Arun Jaitley – former Finance, Defence and Law Minister; former leader of the house and leader of opposition in Rajya Sabha; one of Bharatiya Janata Party’s tallest figures and a key architect of its campaign strategy across elections; a legal luminary; and among the most prominent individuals in Indian public life – passed away on Saturday. He was 66.
Jaitley’s death triggered an outpouring of grief, led by Prime Minister Narendra Modi. On a visit to UAE, the PM tweeted: “Arun Jaitley Ji was a political giant, towering intellectual and legal luminary. He was an articulate leader who made a lasting contribution to India. His passing away is very saddening.”
There were eight different facets of Jaitley’s life that would stand out.
The first was as a student leader who fought for democratic freedoms. A quintessential Delhi boy, who went to school and college in the city, Arun Jaitley’s association with the Rashtriya Swayamsevak Sangh’s student wing, Akhil Bharatiya Vidyarthi Parishad (ABVP), started and got cemented in Delhi University’s Sri Ram College of Commerce and then Law Faculty. And then, Prime Minister Indira Gandhi imposed the Emergency. Jaitley, president of the Delhi University Students Union, emerged as a major figure of resistance, and participated in protests, before he was arrested and kept behind bars for close to two years. This legacy – of having fought authoritarianism – would help boost his political credentials.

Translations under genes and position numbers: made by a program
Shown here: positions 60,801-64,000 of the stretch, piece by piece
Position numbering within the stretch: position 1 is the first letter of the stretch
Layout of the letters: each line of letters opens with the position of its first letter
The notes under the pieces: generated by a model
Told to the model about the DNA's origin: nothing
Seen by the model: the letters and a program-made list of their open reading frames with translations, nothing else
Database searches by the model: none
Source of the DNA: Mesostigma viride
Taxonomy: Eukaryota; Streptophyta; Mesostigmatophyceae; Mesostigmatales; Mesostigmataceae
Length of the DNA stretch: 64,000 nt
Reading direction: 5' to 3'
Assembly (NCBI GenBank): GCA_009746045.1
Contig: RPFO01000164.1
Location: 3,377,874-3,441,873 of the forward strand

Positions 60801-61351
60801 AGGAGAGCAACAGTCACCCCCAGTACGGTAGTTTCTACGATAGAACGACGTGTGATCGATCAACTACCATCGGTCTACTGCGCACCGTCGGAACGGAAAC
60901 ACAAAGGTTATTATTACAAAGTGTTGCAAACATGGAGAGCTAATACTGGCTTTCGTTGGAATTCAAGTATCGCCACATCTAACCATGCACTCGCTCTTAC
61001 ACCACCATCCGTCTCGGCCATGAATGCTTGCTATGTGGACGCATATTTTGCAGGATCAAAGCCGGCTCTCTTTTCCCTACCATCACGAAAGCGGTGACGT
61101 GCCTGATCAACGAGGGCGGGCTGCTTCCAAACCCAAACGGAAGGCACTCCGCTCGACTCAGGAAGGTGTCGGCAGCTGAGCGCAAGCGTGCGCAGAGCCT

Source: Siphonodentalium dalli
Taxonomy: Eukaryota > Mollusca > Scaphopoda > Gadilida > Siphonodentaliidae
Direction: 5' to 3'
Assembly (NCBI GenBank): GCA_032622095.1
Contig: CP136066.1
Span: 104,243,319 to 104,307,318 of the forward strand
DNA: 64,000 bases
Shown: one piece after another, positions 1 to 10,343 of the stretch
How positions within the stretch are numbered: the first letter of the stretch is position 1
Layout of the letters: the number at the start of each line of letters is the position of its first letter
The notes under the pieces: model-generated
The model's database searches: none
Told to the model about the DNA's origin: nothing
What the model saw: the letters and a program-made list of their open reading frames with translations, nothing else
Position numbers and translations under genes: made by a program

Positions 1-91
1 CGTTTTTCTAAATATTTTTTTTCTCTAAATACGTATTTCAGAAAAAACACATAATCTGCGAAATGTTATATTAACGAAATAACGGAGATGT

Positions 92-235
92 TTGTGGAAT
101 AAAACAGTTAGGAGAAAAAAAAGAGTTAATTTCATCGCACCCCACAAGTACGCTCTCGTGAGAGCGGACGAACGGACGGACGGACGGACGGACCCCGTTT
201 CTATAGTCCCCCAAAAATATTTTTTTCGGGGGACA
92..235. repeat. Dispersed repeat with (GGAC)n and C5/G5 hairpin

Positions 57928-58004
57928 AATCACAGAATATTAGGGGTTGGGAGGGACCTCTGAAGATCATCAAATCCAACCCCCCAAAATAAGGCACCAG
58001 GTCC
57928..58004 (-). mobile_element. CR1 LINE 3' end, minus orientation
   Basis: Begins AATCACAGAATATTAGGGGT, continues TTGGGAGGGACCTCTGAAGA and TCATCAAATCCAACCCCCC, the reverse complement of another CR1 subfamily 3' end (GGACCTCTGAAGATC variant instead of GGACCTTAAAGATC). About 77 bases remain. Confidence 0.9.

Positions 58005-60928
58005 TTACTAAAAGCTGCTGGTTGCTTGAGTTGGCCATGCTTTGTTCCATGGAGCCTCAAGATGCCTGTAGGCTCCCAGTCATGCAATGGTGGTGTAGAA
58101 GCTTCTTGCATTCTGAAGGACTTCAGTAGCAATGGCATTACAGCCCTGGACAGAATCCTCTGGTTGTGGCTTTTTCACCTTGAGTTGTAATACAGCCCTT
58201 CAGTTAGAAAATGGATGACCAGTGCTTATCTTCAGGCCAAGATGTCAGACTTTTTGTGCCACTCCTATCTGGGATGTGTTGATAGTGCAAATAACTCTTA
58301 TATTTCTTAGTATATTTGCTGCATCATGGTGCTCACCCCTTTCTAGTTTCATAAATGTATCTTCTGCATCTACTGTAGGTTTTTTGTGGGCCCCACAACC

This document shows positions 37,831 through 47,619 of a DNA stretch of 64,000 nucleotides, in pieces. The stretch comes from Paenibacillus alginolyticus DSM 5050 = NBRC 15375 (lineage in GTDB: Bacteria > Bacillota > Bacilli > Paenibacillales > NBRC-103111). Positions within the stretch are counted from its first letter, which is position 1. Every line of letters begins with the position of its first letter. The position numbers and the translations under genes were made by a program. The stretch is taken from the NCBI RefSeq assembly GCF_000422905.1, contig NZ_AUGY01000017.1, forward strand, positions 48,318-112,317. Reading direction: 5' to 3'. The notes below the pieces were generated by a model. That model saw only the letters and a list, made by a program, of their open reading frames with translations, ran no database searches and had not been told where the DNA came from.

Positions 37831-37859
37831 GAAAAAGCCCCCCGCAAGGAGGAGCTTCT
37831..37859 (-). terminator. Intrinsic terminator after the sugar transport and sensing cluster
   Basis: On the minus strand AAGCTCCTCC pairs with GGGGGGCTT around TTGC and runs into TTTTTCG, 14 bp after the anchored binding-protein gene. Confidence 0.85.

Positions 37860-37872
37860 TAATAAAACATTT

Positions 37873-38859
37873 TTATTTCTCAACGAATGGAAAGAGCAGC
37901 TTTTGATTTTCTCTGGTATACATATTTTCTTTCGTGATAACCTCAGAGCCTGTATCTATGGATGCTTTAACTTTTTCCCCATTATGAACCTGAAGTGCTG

RIP Arun Jaitley: Former finance minister and BJP stalwart dies at 66BJP stalwart and former finance minister Arun Jaitley is no more. The 66-year-old leader died at Delhi’s All India Institute of Medical Sciences on Saturday afternoon.